During Great Lent, we make decorative pysanky. These eggs were made even before the birth of Christ. After the conversion of Ukraine and other Eastern European countries to Christianity, pysanky symbols became equated with religious beliefs, defined now to depict the Resurrection of Jesus Christ. With a stylus we write on and dip raw eggs in non-edible dyes. If pysanky are to be preserved, their contents are dried or removed. Eggs to be eaten are hard-cooked and colored with edible dyes. Eggs are a symbol of resurrection and the emergence of new life. At Easter, our Savior came forth from the tomb just as a chick comes forth after breaking the shell at its hatching.
Salt and horseradish are also blessed. Salt symbolizes the Truth of the message of Christ. Just as salt preserves food, the teachings of Christ preserve our eternal life. Horseradish, whether plain or grated with beets, reminds us of the bitter drink given to Christ on the Cross.
Sometimes children include chocolates and candies in the family Easter basket—or carry their own baskets to the church, to share the joy of the Resurrection in a special way!
Although in many larger parishes, Paschal food is blessed at various times, the traditional time is late Holy Saturday or early Sunday, depending on when Resurrection Matins and Divine Liturgy are celebrated.
After Paschal services, the blessed food is brought home for the family’s Easter meals. A freshly ironed embroidered cloth (rushnyk) frames the Resurrection Icon in the icon corner. The candle from the Easter basket may be placed on the table, representing Jesus, the true light. Before eating, all joyfully sing three times: “Christ Is Risen from the dead, trampling death by death, and to those in the tombs, giving life.” A blessed egg is divided into pieces. The father shares it with each family member–dramatizing their oneness with our Lord and each other, in a community of faith and love. Then the rest of the food is enjoyed.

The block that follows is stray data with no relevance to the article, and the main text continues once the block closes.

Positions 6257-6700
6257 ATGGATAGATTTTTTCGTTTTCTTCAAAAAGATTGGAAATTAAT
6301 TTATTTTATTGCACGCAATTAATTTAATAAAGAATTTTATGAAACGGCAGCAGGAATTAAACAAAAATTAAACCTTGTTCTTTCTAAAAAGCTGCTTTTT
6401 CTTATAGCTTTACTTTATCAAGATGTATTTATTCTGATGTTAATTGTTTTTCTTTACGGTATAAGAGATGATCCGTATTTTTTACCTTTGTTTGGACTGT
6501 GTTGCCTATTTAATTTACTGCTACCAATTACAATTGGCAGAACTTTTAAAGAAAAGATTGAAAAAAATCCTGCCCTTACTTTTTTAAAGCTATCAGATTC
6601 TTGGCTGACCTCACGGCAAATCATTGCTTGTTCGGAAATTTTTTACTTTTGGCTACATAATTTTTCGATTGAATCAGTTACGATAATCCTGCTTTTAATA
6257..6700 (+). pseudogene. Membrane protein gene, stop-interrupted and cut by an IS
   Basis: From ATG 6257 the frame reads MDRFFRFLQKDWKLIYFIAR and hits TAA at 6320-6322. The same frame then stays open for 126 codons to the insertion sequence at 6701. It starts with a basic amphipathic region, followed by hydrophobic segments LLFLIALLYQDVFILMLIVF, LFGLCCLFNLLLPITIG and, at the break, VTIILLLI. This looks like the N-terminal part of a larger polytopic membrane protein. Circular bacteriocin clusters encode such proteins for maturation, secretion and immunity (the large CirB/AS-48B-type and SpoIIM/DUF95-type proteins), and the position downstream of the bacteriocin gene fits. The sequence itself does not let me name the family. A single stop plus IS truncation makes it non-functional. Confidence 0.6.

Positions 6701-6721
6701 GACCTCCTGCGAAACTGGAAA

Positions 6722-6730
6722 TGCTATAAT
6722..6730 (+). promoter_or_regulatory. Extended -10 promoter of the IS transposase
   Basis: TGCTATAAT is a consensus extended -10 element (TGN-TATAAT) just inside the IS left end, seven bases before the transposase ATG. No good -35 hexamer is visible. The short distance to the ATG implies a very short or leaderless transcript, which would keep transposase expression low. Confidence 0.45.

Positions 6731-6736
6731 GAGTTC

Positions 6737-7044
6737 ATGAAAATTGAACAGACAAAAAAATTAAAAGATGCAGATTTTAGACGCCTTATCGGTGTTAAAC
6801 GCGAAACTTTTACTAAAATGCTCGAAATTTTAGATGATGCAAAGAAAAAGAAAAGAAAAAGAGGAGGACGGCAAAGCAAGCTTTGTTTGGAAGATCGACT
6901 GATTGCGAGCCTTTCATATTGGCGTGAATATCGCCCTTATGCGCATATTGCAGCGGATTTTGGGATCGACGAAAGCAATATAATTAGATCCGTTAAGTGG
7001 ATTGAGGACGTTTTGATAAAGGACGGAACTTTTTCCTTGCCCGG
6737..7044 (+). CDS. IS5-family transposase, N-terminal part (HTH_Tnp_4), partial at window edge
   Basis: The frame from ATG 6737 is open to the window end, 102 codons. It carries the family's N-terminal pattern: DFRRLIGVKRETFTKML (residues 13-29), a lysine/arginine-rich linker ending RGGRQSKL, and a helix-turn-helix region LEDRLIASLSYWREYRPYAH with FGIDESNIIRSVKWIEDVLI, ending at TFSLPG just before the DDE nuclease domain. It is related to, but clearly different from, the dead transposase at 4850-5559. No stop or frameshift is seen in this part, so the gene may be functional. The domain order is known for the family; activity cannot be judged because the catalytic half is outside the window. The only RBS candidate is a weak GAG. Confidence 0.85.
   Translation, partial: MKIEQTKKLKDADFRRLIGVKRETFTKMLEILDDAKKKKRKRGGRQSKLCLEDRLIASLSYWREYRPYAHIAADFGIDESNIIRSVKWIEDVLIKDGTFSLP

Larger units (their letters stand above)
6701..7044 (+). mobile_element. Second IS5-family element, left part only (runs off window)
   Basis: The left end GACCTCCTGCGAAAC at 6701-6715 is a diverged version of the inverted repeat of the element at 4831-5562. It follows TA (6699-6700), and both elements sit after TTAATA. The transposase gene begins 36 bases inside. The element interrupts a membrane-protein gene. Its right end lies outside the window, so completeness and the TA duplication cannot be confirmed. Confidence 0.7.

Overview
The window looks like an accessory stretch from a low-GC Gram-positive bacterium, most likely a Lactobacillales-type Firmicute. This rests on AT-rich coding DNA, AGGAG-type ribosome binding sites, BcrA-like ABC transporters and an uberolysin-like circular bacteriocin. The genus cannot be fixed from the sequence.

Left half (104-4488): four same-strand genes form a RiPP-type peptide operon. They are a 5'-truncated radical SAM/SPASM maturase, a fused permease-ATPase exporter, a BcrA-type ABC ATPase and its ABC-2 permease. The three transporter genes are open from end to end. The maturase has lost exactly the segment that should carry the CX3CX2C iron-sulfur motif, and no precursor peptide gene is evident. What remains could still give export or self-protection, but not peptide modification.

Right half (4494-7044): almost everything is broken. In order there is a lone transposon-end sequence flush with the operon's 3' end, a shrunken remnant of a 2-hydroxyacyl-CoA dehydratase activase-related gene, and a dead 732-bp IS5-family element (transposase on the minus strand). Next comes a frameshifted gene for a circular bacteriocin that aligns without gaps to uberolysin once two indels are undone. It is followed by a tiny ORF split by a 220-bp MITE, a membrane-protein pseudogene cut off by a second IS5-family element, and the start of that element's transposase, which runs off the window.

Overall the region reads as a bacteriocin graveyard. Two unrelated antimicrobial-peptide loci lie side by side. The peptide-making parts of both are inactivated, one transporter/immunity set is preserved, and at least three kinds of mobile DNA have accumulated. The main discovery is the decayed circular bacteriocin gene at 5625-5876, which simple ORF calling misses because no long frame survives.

How can any of us ever forget the beautiful smells of Pascha–-burning wax used for pysanky; ham; sausage; freshly baked Paska? Even in this busy world we live in, it is not too difficult to prepare a Paschal basket. We might even consider preparing, blessing and delivering baskets to homebound and shut-in parishioners. If we involve our children and grandchildren in these activities, what a vivid memory of Pascha they will have! Keeping the custom of blessing Paschal food will provide them with a lifetime of memories!

Christ Is Risen! Khrystos Voskres!